NORMAN GILLER’S SPURS ODYSSEY BLOG No 310
Submitted by Norman Giller
Remember the ‘good old days’ when we used to gather to watch live football? It all changed, of course, when they let that destructive Chinese striker Coronavirus slip through our defences. Now nothing will ever be the same again.
I want to be my usual flippant and (allegedly) witty self about the situation we find ourselves in, but this is far too serious for levity (or even Levy). Let’s face it, when BBC replace Match of the Day with Mrs Brown’s Boys, we know this is a proper crisis. We’ve hit rock bottom, friends.
There is humour to be found, though, when people say with a straight face that the season should be abandoned without Liverpool being named as champions.
We should stop being one-eyed for just a moment and ask ourselves how we would feel if Tottenham were 25 points – TWENTY-FIVE POINTS – clear into the last knockings and kickings of the season and it was decided we had not done enough to claim the title.
If, as seems likely, the season is cancelled, Liverpool must be presented with the Premier League trophy. It can go down in the record books showing Liverpool as the champions, with an asterisk note reading: Season curtailed after 31 matches because of Coronavirus.
Having no football to write and talk about is as frustrating as trying to play the piano with the lid closed. Some say that is when I am at my best at the keyboard … please let me share with you my latest performance that I guarantee will bring a smile to your face:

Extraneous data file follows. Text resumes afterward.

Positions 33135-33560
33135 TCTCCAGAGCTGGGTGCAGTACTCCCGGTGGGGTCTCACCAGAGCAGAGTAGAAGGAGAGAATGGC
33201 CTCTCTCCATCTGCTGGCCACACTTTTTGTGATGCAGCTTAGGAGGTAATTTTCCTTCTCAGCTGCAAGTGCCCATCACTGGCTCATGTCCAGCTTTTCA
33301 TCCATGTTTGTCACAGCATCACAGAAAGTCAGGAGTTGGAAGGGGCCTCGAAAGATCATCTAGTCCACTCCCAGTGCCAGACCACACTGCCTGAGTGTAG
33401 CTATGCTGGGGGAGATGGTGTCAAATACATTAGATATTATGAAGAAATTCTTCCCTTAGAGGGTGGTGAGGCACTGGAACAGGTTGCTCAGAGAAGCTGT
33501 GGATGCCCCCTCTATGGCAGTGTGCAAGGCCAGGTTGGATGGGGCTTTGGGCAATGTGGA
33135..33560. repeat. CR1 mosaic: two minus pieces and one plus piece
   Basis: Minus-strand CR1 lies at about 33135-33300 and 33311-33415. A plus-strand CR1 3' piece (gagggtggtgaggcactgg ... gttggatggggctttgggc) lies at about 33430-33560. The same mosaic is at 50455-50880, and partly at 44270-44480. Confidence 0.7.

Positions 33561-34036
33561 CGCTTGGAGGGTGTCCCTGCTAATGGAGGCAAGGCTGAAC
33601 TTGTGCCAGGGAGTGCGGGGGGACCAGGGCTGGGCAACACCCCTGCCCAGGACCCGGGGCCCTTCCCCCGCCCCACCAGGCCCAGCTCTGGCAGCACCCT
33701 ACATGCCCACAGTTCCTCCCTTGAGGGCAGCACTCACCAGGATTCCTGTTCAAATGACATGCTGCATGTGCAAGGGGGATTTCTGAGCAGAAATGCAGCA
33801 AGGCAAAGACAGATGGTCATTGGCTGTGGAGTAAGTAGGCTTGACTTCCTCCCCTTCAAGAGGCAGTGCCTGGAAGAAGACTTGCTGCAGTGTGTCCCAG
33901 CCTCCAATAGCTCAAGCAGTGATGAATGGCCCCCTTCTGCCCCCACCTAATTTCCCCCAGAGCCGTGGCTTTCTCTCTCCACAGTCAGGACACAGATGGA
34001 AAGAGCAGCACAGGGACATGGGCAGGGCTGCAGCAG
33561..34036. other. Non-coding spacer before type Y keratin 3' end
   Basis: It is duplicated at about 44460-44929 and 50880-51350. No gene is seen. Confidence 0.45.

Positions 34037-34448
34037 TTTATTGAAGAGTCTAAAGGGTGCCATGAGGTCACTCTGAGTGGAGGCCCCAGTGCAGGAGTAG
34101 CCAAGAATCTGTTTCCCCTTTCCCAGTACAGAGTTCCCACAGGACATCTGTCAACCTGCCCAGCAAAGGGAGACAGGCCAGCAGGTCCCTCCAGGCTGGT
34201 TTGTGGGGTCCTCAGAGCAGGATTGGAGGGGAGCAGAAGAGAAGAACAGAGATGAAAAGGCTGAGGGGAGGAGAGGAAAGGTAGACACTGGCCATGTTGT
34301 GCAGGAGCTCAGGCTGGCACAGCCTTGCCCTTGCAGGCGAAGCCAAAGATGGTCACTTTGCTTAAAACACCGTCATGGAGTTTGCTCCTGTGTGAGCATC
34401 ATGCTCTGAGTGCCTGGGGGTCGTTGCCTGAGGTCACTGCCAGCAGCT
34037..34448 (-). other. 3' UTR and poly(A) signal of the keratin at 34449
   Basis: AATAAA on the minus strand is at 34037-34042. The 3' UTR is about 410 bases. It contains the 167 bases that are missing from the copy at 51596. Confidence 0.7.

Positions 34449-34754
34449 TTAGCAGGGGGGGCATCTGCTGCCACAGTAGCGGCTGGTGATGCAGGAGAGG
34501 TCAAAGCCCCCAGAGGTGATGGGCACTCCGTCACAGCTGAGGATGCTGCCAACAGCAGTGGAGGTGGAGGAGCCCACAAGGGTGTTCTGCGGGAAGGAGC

Our guru Paul H. Smith and I have put our great minds together and discussed how I can keep my Spurs Odyssey blog going without any current football to analyse and pull apart. We have decided to adopt the wartime slogan, ‘Keep calm and carry on’.
My advice to the BBC would be to dip into their treasure chest of archival football to keep viewers entertained in the weeks/months ahead. Similarly, we at Spurs Odyssey have lots of historical facts and figures we can share to keep alight the Tottenham flame.
The enforced standstill in the season gives us the chance to remember and revere the achievements of our old heroes. So – starting today here on the Spurs Odyssey stage – we are going to serialise my latest book lauding the past performances of our legendary players.